[Manchester, city centre] Six by Nico

The restaurant is part of a small chain, originally launched in Scotland and now has 13 branches in major UK cities. It’s an interesting concept based on the chain’s name – a six course themed tasting menu, changing every six weeks. And very reasonably priced at £39. And it’s obviously very popular. There were no tables available for seven weeks (except late afternoon or very late evening). Yes, seven weeks – I can get into Michelin starred restaurants quicker. And it’s sufficiently popular for a second Manchester branch to be opening in a couple of weeks. So, we had booked seven weeks in advance, meaning that we had no idea if we would fancy the menu available then. Fortunately, we did. So, a six course “street food” menu lay ahead on a rainy Manchester midweek evening. It casts its net quite widely across the globe.

There’s a steamed bun, attributed to South Korea, to start. It’s denser than a Chinese bao bun and the pork filling was a bit meagre. Nor could the heat from gochujang be detected. Next up, a potato samosa (Goa). Nice in itself but its quite delicate flavouring was completely overpowered by the amount of chilli in the pickle, also on the plate. They just hadn’t got the chilli balance right in either of these dishes.

A dish attributed to Istanbul came next, served partly on a plate and partly in a bowl. On the plate, a lamb belly kebab and some salsa verde. In the bowl, some shreds of cabbage, raisins and indeterminate foam. My favourite dish – but I’m male and northern, so a kebab of any sort is going to work for me. Off to Mexico now, for a fish taco, filled with a fish mousse. There’s also a small fillet of coalfish (no, me neither – but Google tells me it’s in the pollock family). There’s a scattering of crisp corn and some bits of charred corn, stripped from a cob. The tomatillo and jalapeno salsa, tasted fine, if a puree rather than an actual salsa. Then there was a take on Indonesian satay – nicely cooked bit of chicken breast, some leg topped with a peanut sauce, a shallot “jam” and a little pak choi. Nice dish if not particularly authentic.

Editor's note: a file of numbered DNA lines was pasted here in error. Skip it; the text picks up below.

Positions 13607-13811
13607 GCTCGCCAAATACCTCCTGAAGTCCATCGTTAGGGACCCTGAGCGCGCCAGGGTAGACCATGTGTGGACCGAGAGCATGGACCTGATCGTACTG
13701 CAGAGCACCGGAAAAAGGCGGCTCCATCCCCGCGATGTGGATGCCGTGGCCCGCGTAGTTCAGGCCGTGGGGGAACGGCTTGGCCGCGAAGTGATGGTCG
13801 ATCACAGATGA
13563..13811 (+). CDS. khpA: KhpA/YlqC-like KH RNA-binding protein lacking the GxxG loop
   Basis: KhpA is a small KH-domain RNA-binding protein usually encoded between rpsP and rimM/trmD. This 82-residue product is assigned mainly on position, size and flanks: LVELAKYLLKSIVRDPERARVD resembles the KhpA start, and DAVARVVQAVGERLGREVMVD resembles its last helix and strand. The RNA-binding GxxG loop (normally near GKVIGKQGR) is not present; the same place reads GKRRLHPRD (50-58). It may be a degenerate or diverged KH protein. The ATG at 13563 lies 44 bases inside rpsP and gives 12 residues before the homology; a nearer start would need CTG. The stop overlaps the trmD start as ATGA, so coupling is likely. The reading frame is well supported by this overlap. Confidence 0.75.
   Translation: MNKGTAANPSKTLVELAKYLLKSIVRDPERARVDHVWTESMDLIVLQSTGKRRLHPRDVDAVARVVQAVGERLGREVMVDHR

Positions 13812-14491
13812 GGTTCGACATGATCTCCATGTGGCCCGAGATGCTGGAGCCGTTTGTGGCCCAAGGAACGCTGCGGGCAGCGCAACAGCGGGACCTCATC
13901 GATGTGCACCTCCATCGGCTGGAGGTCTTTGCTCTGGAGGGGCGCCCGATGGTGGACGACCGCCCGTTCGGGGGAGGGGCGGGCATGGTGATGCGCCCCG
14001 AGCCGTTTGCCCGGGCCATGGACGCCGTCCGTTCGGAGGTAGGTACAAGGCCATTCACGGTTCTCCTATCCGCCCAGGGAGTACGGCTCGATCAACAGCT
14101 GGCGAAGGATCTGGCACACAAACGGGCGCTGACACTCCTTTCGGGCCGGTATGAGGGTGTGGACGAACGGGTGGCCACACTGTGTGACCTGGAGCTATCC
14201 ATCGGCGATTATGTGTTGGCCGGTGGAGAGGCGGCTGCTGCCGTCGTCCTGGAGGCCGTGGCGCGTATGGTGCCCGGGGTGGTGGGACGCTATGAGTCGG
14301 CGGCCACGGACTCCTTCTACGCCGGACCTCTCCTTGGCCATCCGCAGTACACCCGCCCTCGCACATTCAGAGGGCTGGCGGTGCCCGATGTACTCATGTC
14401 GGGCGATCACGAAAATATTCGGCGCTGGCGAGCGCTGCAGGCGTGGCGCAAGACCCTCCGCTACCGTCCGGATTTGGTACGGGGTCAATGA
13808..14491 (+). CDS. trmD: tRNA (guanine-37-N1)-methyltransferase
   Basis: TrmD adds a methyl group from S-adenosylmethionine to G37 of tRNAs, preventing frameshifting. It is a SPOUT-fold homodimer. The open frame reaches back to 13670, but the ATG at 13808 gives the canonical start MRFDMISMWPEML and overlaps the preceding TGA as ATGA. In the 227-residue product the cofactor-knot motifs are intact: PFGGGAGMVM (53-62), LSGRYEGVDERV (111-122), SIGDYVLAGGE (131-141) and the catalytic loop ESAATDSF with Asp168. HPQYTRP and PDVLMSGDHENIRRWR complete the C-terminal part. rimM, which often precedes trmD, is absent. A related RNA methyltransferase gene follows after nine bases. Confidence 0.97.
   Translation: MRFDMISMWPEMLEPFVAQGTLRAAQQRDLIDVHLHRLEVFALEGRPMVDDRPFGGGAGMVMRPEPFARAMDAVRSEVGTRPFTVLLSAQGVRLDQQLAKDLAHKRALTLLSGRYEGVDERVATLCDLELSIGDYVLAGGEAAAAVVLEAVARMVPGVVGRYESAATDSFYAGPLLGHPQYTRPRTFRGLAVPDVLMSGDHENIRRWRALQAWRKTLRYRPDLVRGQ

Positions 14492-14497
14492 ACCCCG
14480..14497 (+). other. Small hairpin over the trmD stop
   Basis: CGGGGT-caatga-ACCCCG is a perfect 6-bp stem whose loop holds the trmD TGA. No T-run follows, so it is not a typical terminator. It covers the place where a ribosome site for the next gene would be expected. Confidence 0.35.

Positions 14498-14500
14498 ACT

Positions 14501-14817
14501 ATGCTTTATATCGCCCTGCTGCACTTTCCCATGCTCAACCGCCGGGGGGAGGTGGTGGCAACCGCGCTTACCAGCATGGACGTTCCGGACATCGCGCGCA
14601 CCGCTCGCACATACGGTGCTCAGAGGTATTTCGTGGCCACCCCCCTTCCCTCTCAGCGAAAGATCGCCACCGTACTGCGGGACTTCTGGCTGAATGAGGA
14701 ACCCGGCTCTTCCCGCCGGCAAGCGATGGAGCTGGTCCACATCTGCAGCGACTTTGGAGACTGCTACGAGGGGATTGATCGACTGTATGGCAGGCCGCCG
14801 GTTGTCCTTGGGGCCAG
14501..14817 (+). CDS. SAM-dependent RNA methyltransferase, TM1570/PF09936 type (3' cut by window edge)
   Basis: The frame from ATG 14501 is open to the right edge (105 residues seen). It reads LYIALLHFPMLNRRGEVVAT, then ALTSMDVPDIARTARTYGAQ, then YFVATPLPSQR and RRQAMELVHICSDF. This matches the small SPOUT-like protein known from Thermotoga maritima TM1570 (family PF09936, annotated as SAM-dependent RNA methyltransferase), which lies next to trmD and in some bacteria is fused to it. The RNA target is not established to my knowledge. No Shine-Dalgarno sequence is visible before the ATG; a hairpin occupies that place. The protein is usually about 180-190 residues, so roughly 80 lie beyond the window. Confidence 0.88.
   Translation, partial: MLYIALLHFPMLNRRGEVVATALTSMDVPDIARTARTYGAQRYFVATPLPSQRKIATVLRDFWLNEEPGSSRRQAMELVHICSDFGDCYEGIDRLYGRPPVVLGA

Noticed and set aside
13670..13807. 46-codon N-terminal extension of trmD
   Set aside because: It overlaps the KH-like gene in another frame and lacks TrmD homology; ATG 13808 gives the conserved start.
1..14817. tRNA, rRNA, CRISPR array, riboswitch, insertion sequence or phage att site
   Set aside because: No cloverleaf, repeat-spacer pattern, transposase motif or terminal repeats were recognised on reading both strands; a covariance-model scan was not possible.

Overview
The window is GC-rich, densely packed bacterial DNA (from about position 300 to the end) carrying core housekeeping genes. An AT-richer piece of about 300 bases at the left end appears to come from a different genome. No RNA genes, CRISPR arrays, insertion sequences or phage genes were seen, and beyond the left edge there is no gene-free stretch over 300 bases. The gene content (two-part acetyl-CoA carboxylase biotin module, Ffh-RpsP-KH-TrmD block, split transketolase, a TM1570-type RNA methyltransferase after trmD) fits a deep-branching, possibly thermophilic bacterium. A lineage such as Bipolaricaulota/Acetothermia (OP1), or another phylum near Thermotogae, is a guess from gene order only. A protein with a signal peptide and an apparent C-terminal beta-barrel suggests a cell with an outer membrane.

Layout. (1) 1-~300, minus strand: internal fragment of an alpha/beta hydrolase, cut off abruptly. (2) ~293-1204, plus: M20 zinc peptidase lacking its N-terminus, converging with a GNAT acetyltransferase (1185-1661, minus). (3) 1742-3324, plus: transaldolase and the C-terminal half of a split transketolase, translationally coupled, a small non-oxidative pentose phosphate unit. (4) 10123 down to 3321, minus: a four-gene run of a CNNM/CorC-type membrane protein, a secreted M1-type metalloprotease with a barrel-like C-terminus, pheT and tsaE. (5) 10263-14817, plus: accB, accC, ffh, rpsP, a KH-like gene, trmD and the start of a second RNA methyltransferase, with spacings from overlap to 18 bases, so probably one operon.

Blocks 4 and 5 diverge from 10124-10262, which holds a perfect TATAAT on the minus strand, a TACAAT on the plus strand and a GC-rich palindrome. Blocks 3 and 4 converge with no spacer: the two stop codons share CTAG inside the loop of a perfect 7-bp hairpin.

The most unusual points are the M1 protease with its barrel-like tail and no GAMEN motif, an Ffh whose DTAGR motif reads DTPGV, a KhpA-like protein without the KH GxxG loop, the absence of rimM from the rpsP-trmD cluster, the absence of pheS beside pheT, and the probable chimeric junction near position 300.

As far as we could think, dessert seemed to have no connection to Hanoi, except perhaps for the French colonial involvement in Vietnam. But there’s a lovely chocolate cremeux, small shards of chocolate and a buttermilk ice cream.

So, food had been decent enough and was good value for money. Servers were on the ball - this was a very well oiled machine. We did however have one criticism. They add a 12.5% service charge, which is fine. But the bill also has an open “Tip” line (in large letters). It’s a disreputable practice which can only be considered as a way to catch out customers who have not spotted the service charge (in small letters), so effectively tipping twice. Shame on them.


Each of the individual courses sound great, but I’m not a fan of combining such different flavor profiles. My stomach just doesn’t like it. But I’m happy you enjoyed it! :grinning: